Category Archives: Getting Along With People
Ever sit near the phone waiting for it to ring? Or run out to the mailbox the minute the mailman comes? Probably not, today there are enough things to keep us busy, you don’t have to just “sit and wait”. But even with distractions, waiting for an invitation you’re not sure you’re going to get can seem long and lonely. What do you do if it never comes?
The birthday party “everyone” is talking about, the after-dance or after-game get together that “everyone” going to. The first thing to think about if you don’t get invited to something is whether you think it was Intentional (on purpose) or Not Intentional (not on purpose).
If you don’t think it was intentional the best thing to do may be simply to tell people “Hey, I’d like to do that too”. I knew a girl once who was disappointed no one included her in the silly pictures they were creating and sending out to each other on-line. It wasn’t until she finally mentioned she wanted to be a part of it that anyone thought she cared – everyone actually thought she didn’t like it!
If you don’t feel comfortable talking about it, and you really are friends with the person, you could invite them to lunch (or to do something else) on a different day, or send them a card (there are cards for just about everything these days). There could be many reasons why you didn’t get included and it’s easy to assume the worst, but most of the time your friends are not trying to hurt your feelings.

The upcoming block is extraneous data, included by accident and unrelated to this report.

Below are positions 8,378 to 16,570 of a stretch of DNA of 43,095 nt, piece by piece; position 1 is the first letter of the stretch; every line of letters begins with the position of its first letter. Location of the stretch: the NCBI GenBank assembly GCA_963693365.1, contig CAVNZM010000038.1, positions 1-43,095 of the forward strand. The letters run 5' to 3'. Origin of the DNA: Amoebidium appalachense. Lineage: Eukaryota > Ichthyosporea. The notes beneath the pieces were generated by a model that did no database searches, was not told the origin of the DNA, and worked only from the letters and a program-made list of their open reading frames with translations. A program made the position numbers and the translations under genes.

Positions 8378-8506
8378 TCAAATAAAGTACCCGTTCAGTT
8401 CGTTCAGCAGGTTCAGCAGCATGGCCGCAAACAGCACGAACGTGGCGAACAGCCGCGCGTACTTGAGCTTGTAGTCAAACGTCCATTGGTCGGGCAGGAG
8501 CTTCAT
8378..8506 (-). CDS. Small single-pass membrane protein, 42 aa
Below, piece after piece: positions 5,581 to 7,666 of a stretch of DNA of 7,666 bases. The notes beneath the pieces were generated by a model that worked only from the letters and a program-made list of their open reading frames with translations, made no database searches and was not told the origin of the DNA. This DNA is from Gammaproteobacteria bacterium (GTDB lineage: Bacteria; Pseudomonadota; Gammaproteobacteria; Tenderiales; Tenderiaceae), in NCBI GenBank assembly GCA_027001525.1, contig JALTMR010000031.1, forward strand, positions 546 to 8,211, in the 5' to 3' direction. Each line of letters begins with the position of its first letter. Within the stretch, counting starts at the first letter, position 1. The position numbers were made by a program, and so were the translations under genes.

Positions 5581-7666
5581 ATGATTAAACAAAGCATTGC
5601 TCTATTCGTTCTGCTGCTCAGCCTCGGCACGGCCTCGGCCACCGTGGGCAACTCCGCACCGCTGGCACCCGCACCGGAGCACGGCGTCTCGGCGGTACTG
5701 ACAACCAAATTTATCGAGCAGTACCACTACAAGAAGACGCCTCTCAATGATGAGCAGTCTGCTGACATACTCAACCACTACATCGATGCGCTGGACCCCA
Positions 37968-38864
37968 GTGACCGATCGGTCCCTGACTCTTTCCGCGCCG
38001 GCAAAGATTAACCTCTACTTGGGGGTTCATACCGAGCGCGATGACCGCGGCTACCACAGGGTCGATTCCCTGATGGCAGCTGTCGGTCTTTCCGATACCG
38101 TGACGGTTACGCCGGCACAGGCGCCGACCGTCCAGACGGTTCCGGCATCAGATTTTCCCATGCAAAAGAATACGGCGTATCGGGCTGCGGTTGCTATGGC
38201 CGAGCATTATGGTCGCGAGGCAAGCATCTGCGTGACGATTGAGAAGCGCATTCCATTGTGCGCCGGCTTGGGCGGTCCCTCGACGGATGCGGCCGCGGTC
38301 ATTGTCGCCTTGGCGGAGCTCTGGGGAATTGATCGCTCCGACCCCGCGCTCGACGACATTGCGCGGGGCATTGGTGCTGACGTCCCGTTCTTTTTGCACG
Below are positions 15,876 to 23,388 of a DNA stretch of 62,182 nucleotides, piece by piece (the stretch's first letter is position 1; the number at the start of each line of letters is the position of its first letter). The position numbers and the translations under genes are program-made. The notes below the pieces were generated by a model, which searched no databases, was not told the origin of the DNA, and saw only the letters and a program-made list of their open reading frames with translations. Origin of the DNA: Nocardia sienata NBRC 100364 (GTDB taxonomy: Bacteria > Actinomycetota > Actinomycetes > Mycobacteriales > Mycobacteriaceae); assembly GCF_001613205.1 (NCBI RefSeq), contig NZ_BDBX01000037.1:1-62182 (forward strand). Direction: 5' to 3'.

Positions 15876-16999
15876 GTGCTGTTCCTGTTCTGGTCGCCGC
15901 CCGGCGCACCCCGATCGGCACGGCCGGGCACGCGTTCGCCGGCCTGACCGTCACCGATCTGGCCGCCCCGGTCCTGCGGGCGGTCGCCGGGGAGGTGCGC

If you think the non-invitation was intentional, then you should handle it a little differently. It’s hard even as an adult to feel you’ve outgrown a friendship, or that someone chose not to include you in their event. However, those things happen, as teenagers and as adults. Try not to spend too much time worrying about it. If you think someone is your friend, and they are making you feel bad, they may not be that good a friend after all.
In that case, one of the best things to do is to get out and do something else. Either get together with another friend, spend some time on your favorite hobby, or visit (or write a letter to) someone you haven’t seen in awhile. Keeping busy doing things you enjoy will not only take your mind off of feeling bad, but will also remind you that life goes on, and the best people to spend time with are the ones who really make you feel good about being you!
We’ve all been in situations where we don’t know what to say, and that doesn’t change as you get older! Whether it’s a friend who’s in a fight with another friend, someone at school had a death in their family, or your parent had a really bad day at work, there are times when you want to be there for someone but you just don’t know what to say.
Do you smile akwardly and walk away? Sit silently and not say anything? Say something that you later think “Ohhh, maybe I shouldn’t have said that?” No matter what you do, knowing you are there for them will make your friend or family member feel much better. But if you really want to say something to show your support, try this:
“I don’t know what it’s like to…(include what is happening), but I know what it’s like to be sad/angry/scared/worried/disappointed, and I’m sorry you’re sad/angry/scared/worried/disappointed.”
“I don’t know what it’s like to have to put your dog to sleep, but I know what it’s like to be sad, and I’m sorry you’re sad.”
“I don’t know what it’s like to have someone do that to me, but I know what it’s like to be disappointed, and I’m sorry that happened.”
One last thing to remember – some day you may be the one who needs a kind word, and your friends may not know what to say. That doesn’t mean they don’t care! If you’re going through a tough time it’s o.k. to tell your friend how your feeling, too.
Showing compassion and saying a few kind words goes a long way in building and keeping lasting friendships!